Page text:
Alvarez is program officer for the IPJ’s WorldLink Program.
“Karibu! Hello, my name is Mercy. Welcome to Daraja.”
Then came Faith, Joan, Molly, Everlyn, Hadija … until 77 warm hugs and bright smiles greeted me and the delegation of USD students and staff to the Daraja Academy in Nanyuki, Kenya. In partnership with USD’s School of Leadership and Education Sciences (SOLES), the IPJ’s WorldLink Program was invited to lead a series of workshops on leadership, gender, school success and global education at the secondary school.
Daraja, Swahili for “bridge,” was founded by educator and USD and WorldLink alum Jason Doherty, who wanted to provide an education for girls with limited means in Kenya. Three years ago, he and his wife Jenni selected the first 26 academically accomplished girls from across Kenya to comprise Form 1, the equivalent of freshman level in high school. Now, the campus thrives with 77 girls and 11 dedicated teachers.
It takes only a few hours to understand why these young women are referred to as WISH – Women of Integrity, Strength and Hope. Many of the Daraja students come from broken homes and extreme poverty. Were it not for Daraja’s free high school education – including meals, school supplies and room and board – they would likely remain in their hometowns not attending school and forced to work.
“There is a real hunger for education here,” shares one of the teachers. And it is visible everywhere on campus. A highly structured schedule means the girls begin with daily chores at 6 a.m., followed by breakfast at 7 and school for eight hours. An hour is provided for physical activity, followed by dinner and three hours of study hall. By 10 p.m., lights are turned off and the students return to their dorms.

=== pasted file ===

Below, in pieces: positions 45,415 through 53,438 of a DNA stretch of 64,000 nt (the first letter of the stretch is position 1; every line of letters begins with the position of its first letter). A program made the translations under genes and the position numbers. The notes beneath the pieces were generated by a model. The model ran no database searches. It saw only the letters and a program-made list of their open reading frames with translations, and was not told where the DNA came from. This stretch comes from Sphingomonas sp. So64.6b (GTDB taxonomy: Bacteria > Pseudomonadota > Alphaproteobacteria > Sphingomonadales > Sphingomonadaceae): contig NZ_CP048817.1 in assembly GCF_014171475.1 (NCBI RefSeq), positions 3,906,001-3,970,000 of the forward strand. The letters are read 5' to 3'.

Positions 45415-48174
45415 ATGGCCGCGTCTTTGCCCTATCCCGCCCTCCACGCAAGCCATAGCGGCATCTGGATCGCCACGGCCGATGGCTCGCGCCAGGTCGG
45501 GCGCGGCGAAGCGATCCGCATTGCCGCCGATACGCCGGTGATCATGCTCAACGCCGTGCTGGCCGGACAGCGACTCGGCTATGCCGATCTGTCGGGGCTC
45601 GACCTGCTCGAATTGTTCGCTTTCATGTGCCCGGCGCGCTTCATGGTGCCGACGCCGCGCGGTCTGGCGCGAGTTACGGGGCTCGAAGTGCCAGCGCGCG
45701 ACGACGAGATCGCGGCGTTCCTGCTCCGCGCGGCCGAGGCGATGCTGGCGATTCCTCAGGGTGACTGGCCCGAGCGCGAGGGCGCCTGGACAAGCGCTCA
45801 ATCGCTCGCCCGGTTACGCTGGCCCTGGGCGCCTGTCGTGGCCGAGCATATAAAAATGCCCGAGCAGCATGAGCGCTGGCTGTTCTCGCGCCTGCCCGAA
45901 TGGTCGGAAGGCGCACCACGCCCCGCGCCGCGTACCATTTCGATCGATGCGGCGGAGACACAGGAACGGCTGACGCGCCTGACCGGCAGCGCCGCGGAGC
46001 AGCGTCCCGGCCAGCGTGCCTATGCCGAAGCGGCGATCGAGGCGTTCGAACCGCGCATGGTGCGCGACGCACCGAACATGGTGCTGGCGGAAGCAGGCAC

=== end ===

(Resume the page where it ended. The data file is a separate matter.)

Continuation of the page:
Despite the long days, the girls are genuinely appreciative of a Daraja education. They enthusiastically wash clothes by hand, sort beans and clean the dining halls. They do not complain, or yearn for leisure time. Their limited spare time is usually spent studying.
Given Daraja’s goal to support young women’s pursuit of an education, the school provided a platform to continue building on WorldLink’s programmatic expansion. During the month of February, three M.A. students from SOLES worked with me to develop a documentary questionnaire and workshop. We then interviewed 15 Daraja students, learning about their families, values and goals for improving Kenya.
All 77 students then participated in a WorldLink workshop which explored their concerns on various social justice issues. The discussions highlighted frustration and concern over the lack of access to education, especially for young women, and limited job prospects in Kenya. However, the students are also acutely aware of their potential as youth and the role they play in the future of their country. They see education as the most vital step in improving their society and are committed to expanding opportunities for other young people’s education in order to create a wiser, stronger generation of youth to lead Kenya.
In the coming months, the WorldLink Interns will review the footage taken during my time in Kenya to create a documentary highlighting these young women’s stories and dedication to make a difference in their communities. Check the WorldLink page this summer for the video!